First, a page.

Right now, A-listers are hoping their weeks of planning and fretting will pay off — and they won’t look silly at Monday’s 71st annual Met Gala.
This year’s theme is “Camp: Notes on Fashion.” In her 1966 book, “Notes on Camp,” author Susan Sontag described “camp” as “the metaphor of life as theater,” which sounds like an obvious fit for the Anna Wintour-hosted fashion parade. In recent years, you’ve had Rihanna dressed in papal garb, Katy Perry in 7-foot-high angel wings and Kanye West in ice-blue contacts meant to make him look like a cyborg.
Nonetheless, some celebs are nervous about getting the theme right.
“I know some A-listers who regularly attend were unhappy with the looks designers were pitching them,” said one fashion insider. “The idea of ‘camp’ is out of their grasp. One major hairstylist to an A-list actress told me, ‘She’s freaking out because she just wants to look pretty.’ ”
According to one veteran fashionista, there’s a fear of offending Wintour: “You get to the top of the stairs [at the Metropolitan Museum of Art] and . . . if she isn’t smiling, your dress sucks.”
Wintour and her team at Vogue traditionally match celebrities (at least those who don’t have endorsement deals with fashion houses) with designers. But some brands still make their own lists of the stars to target.
“Vuitton and Gucci are very aggressive,” said fashion exec Chris Constable. “When I worked for DVF in 2014, Diane would tell us who her priorities were. That year it was Selena Gomez, Jessica Alba and Olivia Munn.”
Meanwhile, Tom Ford has the shortest list. “Tom has a very precise idea of who wears his clothes well,” said an inside source. “We have to turn down a lot of celebs, believe me.”
And the celebrities’ stylists also want to put their stamp on things.
“Stylists are actually more competitive for the Met than even the Oscars,” said stylist Phillip Bloch.
Stylist Ty Hunter, who’s dressed Beyoncé for several Met Galas, said: “I never compete with anybody. Nor does Beyoncé. The last couple of times, we used Riccardo Tisci, formerly at Givenchy — he knows what works for her. That makes it easy.”
Still, the singer’s behavior certainly suggests she wants to be the center of attention.
In 2015, hair stylist Neal Farinah has said, Beyoncé left for the ball in a chignon — then wanted to change to a high ponytail, thinking the chignon “too theatrical.” Consequently, Mrs. Carter was an hour late. (According to Constable, “Vogue and [publicity powerhouse] KCD dictate what time each star arrives, depending on their fashion cred.”)
One celebrity stylist said unexpected hair can be a quick way to gain attention.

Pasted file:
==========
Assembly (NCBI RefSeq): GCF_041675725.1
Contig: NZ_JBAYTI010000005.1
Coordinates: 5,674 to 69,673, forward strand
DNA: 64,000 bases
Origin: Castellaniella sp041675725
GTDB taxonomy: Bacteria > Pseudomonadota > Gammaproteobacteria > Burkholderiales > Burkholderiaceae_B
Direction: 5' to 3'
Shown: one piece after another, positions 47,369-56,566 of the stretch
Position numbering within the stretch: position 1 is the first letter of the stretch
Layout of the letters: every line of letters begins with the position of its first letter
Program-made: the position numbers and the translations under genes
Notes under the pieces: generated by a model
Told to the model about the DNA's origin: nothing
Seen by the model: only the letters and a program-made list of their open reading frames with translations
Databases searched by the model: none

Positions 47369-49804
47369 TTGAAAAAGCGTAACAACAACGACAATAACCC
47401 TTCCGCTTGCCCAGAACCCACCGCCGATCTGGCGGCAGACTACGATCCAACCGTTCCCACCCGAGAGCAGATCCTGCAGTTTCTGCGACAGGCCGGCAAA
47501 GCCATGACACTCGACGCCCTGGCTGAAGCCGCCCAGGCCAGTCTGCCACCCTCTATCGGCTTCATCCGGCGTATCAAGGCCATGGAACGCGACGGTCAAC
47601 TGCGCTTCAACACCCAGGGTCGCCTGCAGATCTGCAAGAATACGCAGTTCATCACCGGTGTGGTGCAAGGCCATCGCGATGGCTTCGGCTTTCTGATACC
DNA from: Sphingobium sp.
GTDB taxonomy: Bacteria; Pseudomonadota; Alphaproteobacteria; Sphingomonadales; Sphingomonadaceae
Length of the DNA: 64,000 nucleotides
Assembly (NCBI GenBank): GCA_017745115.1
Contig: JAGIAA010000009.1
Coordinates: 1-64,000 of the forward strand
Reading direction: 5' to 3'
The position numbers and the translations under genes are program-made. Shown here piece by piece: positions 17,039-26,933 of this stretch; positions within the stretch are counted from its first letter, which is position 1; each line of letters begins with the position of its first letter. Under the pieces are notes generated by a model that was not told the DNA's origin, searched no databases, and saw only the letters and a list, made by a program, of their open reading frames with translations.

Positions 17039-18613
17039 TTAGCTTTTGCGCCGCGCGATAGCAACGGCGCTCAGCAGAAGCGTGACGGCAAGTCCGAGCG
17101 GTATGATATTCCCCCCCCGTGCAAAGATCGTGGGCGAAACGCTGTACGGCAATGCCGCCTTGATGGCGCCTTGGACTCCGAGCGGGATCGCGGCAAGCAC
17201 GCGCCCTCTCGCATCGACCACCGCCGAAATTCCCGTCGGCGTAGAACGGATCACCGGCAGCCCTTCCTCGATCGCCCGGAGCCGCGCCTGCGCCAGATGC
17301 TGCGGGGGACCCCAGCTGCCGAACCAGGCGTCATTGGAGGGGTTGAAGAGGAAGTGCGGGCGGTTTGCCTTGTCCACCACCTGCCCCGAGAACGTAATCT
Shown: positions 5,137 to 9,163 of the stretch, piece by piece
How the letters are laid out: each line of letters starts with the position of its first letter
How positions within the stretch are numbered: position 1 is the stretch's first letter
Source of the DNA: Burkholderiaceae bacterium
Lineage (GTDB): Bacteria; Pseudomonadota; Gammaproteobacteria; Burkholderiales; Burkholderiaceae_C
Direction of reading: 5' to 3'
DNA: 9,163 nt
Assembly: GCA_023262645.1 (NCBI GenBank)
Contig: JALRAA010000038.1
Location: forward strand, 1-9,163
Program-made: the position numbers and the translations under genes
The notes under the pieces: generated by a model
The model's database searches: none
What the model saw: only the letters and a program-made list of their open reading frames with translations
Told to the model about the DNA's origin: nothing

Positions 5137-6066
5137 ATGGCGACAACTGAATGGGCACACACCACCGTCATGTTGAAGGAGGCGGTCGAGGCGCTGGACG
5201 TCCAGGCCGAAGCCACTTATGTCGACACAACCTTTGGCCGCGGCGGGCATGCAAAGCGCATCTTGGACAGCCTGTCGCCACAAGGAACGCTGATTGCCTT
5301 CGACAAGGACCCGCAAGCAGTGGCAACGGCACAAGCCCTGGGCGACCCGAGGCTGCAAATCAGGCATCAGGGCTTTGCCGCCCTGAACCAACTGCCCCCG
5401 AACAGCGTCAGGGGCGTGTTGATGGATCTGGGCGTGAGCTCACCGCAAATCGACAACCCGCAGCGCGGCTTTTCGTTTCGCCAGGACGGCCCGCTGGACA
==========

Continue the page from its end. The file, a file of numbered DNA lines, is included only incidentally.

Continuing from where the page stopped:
“If you do a change of hair or come with a famous date, the press goes crazy,” said the celeb stylist, who admitted to advising a client to pull such a move. No wonder brunette Anne Hathaway turned up in 2013 with a camera-ready platinum pixie. Last year, Cara Delevingne debuted pink hair, thanks to hairstylist Mara Roszak.
Sometimes, celebs refuse to wear what’s been made for them.
In 2012, Miuccia Prada herself created a silver satin get-up for Gwyneth Paltrow, according to a former celebrity wrangler for Prada. Paltrow’s stylist Elizabeth Saltzman told The Post: “It was a silver satin pinafore top and huge beautiful ball skirt. But she said, ‘Elizabeth, I want to have fun with my friends.’ She didn’t want everyone stepping on her train. So she left the skirt behind!”
(After swearing off the Gala in 2013 — telling USA Today, “I’m never going again. It was so un-fun” — Paltrow returned in 2017 and is expected to attend this year.)
“There are a fair amount of women who [first] see what they’re wearing that day. Some get sewn in at last minute [because there’s not enough time for fittings],” said Constable. “Many actresses don’t like their dresses! But it’s so last minute, they can’t change.”
Perhaps that’s why Blake Lively is the rare star who eschews stylists.
“It’s a creative outlet for her,” said someone close to the star. “She goes on Vogue.com, looks at the shows, has her own relationships with designers. I have seen her rearrange a dress for the Met, change the hem. She figures it all out, even the hair and makeup.”
Although Lively reportedly won’t be on the red carpet for Monday’s gala, there are high expectations for who might be — especially Rihanna, Solange Knowles, Sarah Jessica Parker (known for her over-the-top hats), Katy Perry and others who usually put all they’ve got into the theme.
As does Jared Leto, who’s often attached at the hip to pal Alessandro Michele, the creative director of Gucci and one of this year’s gala co-chairs (along with Lady Gaga, Serena Williams and Harry Styles). Last year, both wore Gucci headband-style tiaras; this year, “they will be the epitome of camp,” said a stylist in the know.
Still, there are insiders questioning the thinking behind the theme.
“It’s hard to pull off a camp theme when [the Met Gala is] already by nature camp,” said Factory PR founder Mark Silver. “I think this theme’s a little tone-deaf right now. We’re in a moment of women’s empowerment and Nancy Pelosi’s suits.”
“Trust me, the Kardashians don’t care if it’s politically incorrect,” said another stylist. “And Anna’s let it become all about them.”
Fashion historian Bronwyn Cosgrave, who co-hosts the podcast “A Different Tweed,” doesn’t think attendees should get too stressed about the dress code.
“I don’t think it’s about fashion at all. It’s about costume,” Cosgrave said. “The great couturiers of years past made society women costumes for these giant balls — they’d be characters more than couture. And you don’t see headgear like SJP’s anywhere outside the Met.”
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